The largest prize in classical music is awarded to artists and institutions who have contributed an important chapter to music history

Yo-Yo Ma 249v2 by Jason Bell

Yo-Yo Ma © Jason Bell

Birgit Nilsson Foundation President, Susanne Rydén, announced today that the 2022 Birgit Nilsson Prize will be awarded to cellist Yo-Yo Ma. The prize, consisting of US$1 million, will be presented to him by His Majesty King Carl XVI Gustaf at the Prize Ceremony on 18 October at the Stockholm Concert Hall.

Speaking from the Birgit Nilsson Museum in Sweden, Rydén said: ’In today’s challenging and ever evolving world, when classical music is too easily marginalised, Yo-Yo Ma embodies everything that Birgit Nilsson wished for in a fellow-artist when she created this prize. Through exceptional musicianship, passion and dedication, Yo-Yo Ma’s commitment to music helps us to imagine and build a stronger society and better future.

’His support and engagement continuously inspires new generations of musicians as they embark on their own musical lives. Yo-Yo Ma has contributed an important chapter to music history and we are delighted to welcome him to Sweden this autumn to receive the Birgit Nilsson Prize.’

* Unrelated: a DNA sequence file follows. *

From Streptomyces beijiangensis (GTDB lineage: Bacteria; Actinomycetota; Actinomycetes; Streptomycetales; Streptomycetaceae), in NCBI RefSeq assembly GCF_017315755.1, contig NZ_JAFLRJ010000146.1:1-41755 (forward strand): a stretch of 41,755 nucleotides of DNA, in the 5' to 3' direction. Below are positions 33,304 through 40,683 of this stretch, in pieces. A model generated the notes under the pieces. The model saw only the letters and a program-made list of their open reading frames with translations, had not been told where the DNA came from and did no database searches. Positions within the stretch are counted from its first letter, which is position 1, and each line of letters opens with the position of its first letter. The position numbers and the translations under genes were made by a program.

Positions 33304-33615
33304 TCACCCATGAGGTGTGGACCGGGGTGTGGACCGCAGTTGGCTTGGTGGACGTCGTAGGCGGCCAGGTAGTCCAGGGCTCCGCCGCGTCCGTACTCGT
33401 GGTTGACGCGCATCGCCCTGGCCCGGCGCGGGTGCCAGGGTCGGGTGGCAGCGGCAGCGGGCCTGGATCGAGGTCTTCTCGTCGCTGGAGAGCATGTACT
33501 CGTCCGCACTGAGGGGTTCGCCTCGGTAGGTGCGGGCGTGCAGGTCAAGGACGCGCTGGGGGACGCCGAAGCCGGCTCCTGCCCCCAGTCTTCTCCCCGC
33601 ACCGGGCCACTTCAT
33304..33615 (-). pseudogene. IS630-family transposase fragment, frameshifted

Ma said, ’It is a great privilege to receive this honour, and to play a small part in the legacy of one of our great musical role models, an artist whose attention was directed outward, toward young people and music’s role in creating a better world.’

Birgit Nilsson (1918-2005) was one of Sweden’s most internationally recognised opera singers, making her debut in 1946 at the Swedish Opera House. ’I wish I could have met Birgit Nilsson in person,’ commented Ma. ’Yet, she is alive for me through the recordings of her legendary voice and the legacy of her great generosity, her sense of humour, and a lifetime grounded in cultural values.’

The prize ceremony on 18 October will be a musical celebration accompanied by the Royal Stockholm Philharmonic Orchestra and Swedish Radio Choir. During his time in Sweden, Ma will also perform in concert with the Royal Stockholm Philharmonic and conductor Alan Gilbert on 16 October.

Ma is the first instrumentalist to receive the prize, which is awarded every three years, the first of which was in 2009 to Plácido Domingo. Other prize winners include Riccardo Muti, the Vienna Philharmonic and Swedish dramatic soprano, Nina Stemme.

The Birgit Nilsson Prize is the latest in the cellist’s line of awards, including the Presidential Medal of Freedom (2010), Kennedy Center Honours (2011), the Polar Music Prize (2012), J. Paul Getty Medal Award (2016) and the Praemium Imperiale Award (2021). He has performed for nine American presidents, most recently on the occasion of President Biden’s inauguration.

Ma plays three instruments, a 2003 instrument made by Moes & Moes, a 1733 Montagnana cello from Venice, and the 1712 ’Davidov’ Stradivari.